Why Conservatives Dumped Milton Friedman

One of the odder trends of the past four years: in the throes of a depression, conservatives turned their back on the greatest conservative explicator of deflation, Milton Friedman, in favor of economists who conspicuously failed to understand the Great Depression at the time it happened, the so-called Austrian school associated with the name Ludwig von Mises. Why? Josh Barro has a theory:

There are two big reasons today's right loves the Austrians. One is that Austrian economists reject empirical analysis, and instead believe that you can reach conclusions about correct economic policies from a priori principles. It's philosophy dressed up as economics; with the Austrians, there is never any risk that real-world events will interfere with your ideology.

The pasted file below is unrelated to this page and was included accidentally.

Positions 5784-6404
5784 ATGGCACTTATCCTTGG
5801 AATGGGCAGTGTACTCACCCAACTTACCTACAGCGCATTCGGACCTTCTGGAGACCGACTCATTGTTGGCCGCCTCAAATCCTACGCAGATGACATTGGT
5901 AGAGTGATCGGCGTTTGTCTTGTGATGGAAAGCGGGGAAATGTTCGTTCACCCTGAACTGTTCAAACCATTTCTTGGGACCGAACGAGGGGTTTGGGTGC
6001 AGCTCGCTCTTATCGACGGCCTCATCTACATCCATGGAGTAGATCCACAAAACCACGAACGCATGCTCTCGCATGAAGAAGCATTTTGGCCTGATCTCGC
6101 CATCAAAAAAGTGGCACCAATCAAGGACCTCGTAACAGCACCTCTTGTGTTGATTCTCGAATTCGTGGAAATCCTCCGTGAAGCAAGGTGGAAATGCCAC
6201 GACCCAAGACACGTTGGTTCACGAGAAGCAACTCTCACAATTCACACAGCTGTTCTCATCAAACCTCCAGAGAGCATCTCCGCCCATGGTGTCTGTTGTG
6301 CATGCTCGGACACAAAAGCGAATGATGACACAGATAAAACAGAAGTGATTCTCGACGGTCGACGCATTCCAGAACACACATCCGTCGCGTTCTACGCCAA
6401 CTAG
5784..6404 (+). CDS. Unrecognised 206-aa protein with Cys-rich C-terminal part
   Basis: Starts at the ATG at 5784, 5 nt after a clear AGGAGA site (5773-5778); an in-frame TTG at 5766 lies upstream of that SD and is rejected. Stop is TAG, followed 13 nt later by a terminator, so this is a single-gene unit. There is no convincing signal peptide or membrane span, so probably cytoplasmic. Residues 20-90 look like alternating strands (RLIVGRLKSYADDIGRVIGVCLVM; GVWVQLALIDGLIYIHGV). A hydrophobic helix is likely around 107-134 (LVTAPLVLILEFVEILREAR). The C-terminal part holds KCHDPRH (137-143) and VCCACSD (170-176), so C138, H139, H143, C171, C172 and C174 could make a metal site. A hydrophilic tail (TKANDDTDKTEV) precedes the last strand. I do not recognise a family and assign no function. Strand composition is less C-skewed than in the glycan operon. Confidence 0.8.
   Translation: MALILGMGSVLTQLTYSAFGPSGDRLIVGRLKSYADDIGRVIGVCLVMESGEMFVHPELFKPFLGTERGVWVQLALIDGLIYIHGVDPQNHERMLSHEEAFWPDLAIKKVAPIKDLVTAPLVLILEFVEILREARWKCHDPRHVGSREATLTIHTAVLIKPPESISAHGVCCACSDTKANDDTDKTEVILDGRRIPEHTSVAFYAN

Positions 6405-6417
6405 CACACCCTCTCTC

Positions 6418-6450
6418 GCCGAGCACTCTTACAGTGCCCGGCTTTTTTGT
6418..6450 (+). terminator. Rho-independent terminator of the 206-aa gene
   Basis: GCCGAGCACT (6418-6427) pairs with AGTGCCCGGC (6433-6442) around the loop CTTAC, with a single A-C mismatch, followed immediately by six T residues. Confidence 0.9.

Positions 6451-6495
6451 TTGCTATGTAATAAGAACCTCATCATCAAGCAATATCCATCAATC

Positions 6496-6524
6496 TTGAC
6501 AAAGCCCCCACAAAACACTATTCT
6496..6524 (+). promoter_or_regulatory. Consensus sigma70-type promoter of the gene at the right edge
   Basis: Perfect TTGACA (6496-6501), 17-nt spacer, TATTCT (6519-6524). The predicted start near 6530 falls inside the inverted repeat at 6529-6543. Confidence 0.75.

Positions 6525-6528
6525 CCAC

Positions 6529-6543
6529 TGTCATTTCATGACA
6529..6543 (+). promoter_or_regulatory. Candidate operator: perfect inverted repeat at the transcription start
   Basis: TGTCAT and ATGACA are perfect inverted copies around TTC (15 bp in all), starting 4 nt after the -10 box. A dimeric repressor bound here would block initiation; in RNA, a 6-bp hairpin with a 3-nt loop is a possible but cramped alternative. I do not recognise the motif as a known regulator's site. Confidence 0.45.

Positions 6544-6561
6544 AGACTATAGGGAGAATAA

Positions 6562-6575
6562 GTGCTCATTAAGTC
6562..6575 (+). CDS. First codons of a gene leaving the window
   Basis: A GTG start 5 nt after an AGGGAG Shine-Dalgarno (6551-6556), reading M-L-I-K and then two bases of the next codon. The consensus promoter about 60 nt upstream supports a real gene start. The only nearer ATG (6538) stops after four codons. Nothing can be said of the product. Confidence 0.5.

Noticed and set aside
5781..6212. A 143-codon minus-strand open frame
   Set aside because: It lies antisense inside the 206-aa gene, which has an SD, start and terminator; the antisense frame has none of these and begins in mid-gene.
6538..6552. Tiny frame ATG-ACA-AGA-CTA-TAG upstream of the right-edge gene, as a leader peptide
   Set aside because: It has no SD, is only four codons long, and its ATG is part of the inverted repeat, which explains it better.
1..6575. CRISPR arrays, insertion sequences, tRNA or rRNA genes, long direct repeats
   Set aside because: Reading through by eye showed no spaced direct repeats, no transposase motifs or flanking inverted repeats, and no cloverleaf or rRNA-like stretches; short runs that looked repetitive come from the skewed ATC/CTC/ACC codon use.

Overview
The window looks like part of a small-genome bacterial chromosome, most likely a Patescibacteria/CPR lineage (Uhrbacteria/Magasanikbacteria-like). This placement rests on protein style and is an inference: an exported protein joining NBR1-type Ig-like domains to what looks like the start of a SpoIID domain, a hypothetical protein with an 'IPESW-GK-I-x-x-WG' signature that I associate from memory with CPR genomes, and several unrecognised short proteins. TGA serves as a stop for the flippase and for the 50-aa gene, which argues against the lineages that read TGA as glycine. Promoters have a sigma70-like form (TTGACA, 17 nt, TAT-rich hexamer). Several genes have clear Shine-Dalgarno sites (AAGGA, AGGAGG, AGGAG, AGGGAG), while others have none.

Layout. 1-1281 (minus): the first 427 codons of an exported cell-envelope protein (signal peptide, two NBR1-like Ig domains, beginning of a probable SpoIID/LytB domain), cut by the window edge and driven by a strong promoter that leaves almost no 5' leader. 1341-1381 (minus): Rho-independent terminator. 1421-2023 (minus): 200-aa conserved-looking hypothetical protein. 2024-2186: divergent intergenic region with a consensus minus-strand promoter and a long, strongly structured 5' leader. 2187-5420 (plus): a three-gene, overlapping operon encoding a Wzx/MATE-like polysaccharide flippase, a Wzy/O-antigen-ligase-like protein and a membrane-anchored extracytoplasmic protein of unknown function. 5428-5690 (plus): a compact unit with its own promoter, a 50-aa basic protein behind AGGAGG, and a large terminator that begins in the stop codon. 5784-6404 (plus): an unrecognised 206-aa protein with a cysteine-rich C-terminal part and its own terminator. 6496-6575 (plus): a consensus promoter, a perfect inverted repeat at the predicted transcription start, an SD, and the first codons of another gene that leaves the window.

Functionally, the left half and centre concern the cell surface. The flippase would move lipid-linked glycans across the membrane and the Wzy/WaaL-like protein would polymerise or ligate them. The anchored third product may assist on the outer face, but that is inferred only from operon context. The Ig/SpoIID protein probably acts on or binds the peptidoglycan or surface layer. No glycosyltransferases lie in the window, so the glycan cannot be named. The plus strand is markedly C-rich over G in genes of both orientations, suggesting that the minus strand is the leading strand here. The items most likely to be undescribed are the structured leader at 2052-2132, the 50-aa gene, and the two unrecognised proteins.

And that is how so many on the right have pulled off the remarkable feat of going through the 2008 crisis and its aftermath without revisiting any of their policy views. ...

But if you have Mises at your side, you "know" that empirical findings have no bearing on what policy should be. Leaning on Austrian thinkers is a great way to avoid further thinking.